It’s a sad fact: Some of our favorite foods produce other people’s least-favorite smells. Ironically, some of those smells overwhelm us too. Compare how you feel about smelling popcorn at a movie theater with the scent lingering in your office all afternoon after a coworker microwaves a bag.
Well, you’ll be happy to know there’s no need to give up the pungent foods you love! With a little help and know-how, you can manage food smells — good, bad, and what-is-that? — wherever you live, work, and eat.
1. Read this if you’re hooked on cooking fish.
Don’t blame fish. Fish smell fine when they’re alive. It’s when they’re dead that a “fishy” odor emerges and escalates quickly. The longer a fish is dead, the stronger it smells. (Don’t buy or eat fish giving off a powerful stench. It’s likely not fresh and may be going bad.)
There are kitchen tricks to reign in raw fish smell — washing fish with water, treating it with lemon or milk — but we’re here to talk about managing a post-meal aroma.
Say you just enjoyed a home cooked dinner for one of wild-caught black cod. (Generally, diners find ocean-going fish like cod smellier than their freshwater counterparts.) Though the cod wasn’t on the stove very long, it perfumed the house in a way you know will offend your housemate’s senses.
Can you salvage this situation? Yes, with the help of an air purifier! HEPA air purifiers can help reduce odors in your home — but make sure your unit includes a filter with activated carbon, as this is a key component of odor removal.
2. Last one in is a rotten egg.
Rotten eggs are famously stinky. You can, however, do a good egg wrong and cause it to smell bad. All it takes is boiling one for too long to unleash a sulfur smell that will be long remembered and discussed. (Your place will smell like a hot spring.)
Let a Honeywell air purifier help clean and freshen your indoor air for you.
3. Don’t be afraid to say cheese.
Cooking fish or boiling eggs requires heat. Hot foods waft aromas into the air.
What about smelly cheeses? Many beloved cheeses don’t need to be made into warm fondue or raclette to emit a powerful punch.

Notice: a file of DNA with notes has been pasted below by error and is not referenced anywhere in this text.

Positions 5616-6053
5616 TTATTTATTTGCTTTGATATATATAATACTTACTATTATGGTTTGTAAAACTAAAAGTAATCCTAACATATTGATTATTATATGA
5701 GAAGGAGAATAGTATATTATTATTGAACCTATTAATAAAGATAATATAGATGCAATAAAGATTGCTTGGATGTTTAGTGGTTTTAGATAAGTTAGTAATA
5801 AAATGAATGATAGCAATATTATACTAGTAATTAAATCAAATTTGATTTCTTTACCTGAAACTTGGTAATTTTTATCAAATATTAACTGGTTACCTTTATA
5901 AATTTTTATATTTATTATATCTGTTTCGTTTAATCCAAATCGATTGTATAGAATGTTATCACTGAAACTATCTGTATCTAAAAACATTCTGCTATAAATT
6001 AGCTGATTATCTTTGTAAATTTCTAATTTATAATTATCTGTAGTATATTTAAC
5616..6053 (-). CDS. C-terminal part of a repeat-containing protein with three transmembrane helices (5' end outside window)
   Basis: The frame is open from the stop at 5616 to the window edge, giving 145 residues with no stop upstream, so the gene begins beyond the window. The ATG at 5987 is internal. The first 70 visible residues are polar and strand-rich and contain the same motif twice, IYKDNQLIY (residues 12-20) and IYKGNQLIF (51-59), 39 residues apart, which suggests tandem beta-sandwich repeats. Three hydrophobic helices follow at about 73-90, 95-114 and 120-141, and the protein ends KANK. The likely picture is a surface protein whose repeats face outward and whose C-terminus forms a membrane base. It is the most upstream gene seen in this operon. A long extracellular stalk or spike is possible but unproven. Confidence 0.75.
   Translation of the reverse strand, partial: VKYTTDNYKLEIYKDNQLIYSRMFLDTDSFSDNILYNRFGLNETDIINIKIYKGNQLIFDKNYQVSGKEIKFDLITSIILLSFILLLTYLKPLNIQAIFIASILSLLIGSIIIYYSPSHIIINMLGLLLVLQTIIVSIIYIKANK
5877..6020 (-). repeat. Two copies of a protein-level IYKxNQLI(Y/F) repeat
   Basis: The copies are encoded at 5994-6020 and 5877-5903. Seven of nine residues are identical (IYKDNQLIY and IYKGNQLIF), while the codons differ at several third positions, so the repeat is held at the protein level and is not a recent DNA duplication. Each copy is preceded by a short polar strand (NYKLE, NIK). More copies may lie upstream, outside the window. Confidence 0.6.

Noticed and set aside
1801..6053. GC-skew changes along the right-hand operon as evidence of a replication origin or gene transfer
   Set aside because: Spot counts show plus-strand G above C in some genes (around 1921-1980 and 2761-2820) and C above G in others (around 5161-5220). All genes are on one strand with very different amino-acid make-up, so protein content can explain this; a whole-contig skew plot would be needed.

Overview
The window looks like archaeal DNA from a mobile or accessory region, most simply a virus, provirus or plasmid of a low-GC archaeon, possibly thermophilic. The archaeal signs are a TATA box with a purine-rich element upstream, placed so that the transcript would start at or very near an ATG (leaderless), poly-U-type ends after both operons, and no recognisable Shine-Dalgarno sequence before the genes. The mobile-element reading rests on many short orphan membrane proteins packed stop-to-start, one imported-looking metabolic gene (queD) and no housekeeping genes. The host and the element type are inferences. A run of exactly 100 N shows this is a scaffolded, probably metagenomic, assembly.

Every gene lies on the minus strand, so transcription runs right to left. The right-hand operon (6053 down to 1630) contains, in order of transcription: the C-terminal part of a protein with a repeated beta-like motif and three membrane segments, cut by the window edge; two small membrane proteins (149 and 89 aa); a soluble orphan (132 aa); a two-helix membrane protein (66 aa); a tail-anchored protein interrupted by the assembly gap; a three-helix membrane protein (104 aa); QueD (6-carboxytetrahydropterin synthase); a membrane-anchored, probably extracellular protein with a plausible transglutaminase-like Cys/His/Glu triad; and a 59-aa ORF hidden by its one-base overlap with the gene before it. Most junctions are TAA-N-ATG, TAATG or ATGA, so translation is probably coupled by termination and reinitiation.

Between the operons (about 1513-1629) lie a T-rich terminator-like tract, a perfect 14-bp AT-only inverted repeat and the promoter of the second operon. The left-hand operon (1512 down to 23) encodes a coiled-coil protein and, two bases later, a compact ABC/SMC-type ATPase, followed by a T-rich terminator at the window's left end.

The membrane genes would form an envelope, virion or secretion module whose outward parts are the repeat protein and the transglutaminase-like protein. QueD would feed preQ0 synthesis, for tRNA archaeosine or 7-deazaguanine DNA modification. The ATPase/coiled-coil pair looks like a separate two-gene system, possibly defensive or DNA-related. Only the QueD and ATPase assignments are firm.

Some varieties are perfectly stinky at room temperature. For example, the aromas of washed-rind cheeses like Limburger and Tallegio and blue cheeses like Gorgonzola and Stilton can invade a space without the help of heat.
Though the odors can be strong, and others’ reactions can be even stronger, don’t shortchange your sophisticated palate. Enjoy a second helping from your well-curated cheese platter while a Honeywell HEPA air purifier helps with the funk.
4. Eat your veggies.
Bok choy, broccoli, Brussels sprouts, cabbage, cauliflower. The list of cruciferous vegetables is long and wide-ranging. Which is great because there’s something for everyone, and they’re really, really good for your health.
Surprisingly, the sulfurous smell (sound familiar?) they give off isn’t necessarily the result of cooking. A seasoned chef will recommend chopping cruciferous veggies and letting them rest before cooking them to lessen their odor-causing properties. Cooking will then tame the smell even more.
But if your uncle’s recipe for cabbage soup requires leaves to be boiled intact, consider adding an optional Honeywell enhanced odor-reducing air purifier filter. Just a note though, that these filters are not compatible with all Honeywell air purifier models!
5. Fermentation is sweeping the nation.
Fermented foods are ones that people have intentionally allowed microbes to grow on. It’s microbial magic that turns cabbage into sauerkraut. Fermentation has been in practice for centuries. And it turns out that fermentation can not only make foods taste better, but it can make them healthier to consume.
Win-win, right? Well, fermented foods’ aromas can cause controversy. So before you reheat that delicious kimchi fried rice, ensure your air purifier is up and running.
Clear the table, not the room.
Life’s too short to eat only bland foods! Don’t throw your hands in the air or your favorite foods out the window. Get a Honeywell HEPA air purifier. It’ll become an important kitchen companion.